August 13, 2010
Most artists who have been producing art for a long time have the same problem, what to do with all those works of art that haven’t been sold or given away to auctions, friends or family. They do tend to pile up after a while, and some of the early work may not be all that good.
At one time I belonged to a large church that had a huge annual rummage sale. Sometimes I would include in my donations to the sale a couple of old, unframed paintings that I didn’t think much of and just wanted to get rid of. The people in charge of the sale didn’t think much of them either, often pricing them at $5 or $10. Then at an outdoor art show a womam came up to me enthusiastically telling me how much she liked the painting of mine she had bought at a local antique shop. When she described the painting I realized it was one I had given to the church sale. I asked her how much she had paid for it and she said $100. Then some time later I received a phone call from a man who said he had bought a painting of mine at an auction and wondered how much he should insure it for. When he described the painting I realized it was the second painting I had given to the church sale that year. He said he had paid $50 for it. By that time the antique store had gone out of business and I suppose there had been an auction to dispose of remaining merchandise.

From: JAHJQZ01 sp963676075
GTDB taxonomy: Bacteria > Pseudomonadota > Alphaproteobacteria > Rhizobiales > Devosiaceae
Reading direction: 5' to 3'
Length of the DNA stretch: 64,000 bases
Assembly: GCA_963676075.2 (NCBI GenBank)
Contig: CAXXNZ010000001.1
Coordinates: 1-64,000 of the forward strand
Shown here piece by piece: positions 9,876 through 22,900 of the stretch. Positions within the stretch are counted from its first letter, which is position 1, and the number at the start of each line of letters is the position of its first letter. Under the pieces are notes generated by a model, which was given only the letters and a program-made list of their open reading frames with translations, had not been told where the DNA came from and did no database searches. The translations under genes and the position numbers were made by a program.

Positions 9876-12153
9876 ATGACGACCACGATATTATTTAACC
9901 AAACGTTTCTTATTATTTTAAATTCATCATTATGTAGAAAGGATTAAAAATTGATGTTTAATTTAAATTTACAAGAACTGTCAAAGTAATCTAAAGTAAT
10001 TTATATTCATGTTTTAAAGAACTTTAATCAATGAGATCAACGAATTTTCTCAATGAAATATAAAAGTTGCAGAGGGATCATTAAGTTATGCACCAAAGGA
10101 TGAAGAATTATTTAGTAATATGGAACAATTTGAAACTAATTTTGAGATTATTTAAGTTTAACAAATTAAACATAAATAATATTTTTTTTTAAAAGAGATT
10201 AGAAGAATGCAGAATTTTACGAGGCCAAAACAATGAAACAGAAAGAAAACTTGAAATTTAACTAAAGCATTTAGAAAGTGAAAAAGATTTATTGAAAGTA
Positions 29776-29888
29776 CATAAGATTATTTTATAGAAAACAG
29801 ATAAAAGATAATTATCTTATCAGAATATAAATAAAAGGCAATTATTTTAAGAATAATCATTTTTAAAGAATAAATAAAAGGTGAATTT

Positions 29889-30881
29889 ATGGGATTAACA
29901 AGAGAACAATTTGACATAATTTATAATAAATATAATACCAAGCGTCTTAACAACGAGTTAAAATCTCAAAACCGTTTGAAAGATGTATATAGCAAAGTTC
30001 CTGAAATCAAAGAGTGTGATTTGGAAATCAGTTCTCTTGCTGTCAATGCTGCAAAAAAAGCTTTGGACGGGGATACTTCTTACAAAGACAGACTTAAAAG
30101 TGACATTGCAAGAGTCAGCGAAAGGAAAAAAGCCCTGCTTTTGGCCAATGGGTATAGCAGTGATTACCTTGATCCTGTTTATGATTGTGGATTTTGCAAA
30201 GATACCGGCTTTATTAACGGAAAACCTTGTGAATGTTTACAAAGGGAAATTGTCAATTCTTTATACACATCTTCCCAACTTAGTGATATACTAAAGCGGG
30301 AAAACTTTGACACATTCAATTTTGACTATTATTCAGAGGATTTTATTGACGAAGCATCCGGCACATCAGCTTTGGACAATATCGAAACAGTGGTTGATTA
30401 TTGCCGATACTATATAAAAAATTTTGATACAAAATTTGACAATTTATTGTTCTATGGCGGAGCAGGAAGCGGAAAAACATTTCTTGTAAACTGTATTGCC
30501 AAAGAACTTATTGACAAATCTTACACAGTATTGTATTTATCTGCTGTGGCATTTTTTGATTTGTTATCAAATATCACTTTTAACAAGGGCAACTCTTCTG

The point is just because I don’t like some of my paintings doesn’t mean that they might not mean something to someone else. So I’m going to have a virtual garage sale. Just look on the page titled Garage Sale for photos of unframed paintings from $10 to $35. At those prices I’m not going to ship them. But anyone in the Lawrence area who is interested can email me at firstname.lastname@example.org and we can make arrangements to get together. Dealers are welcome too.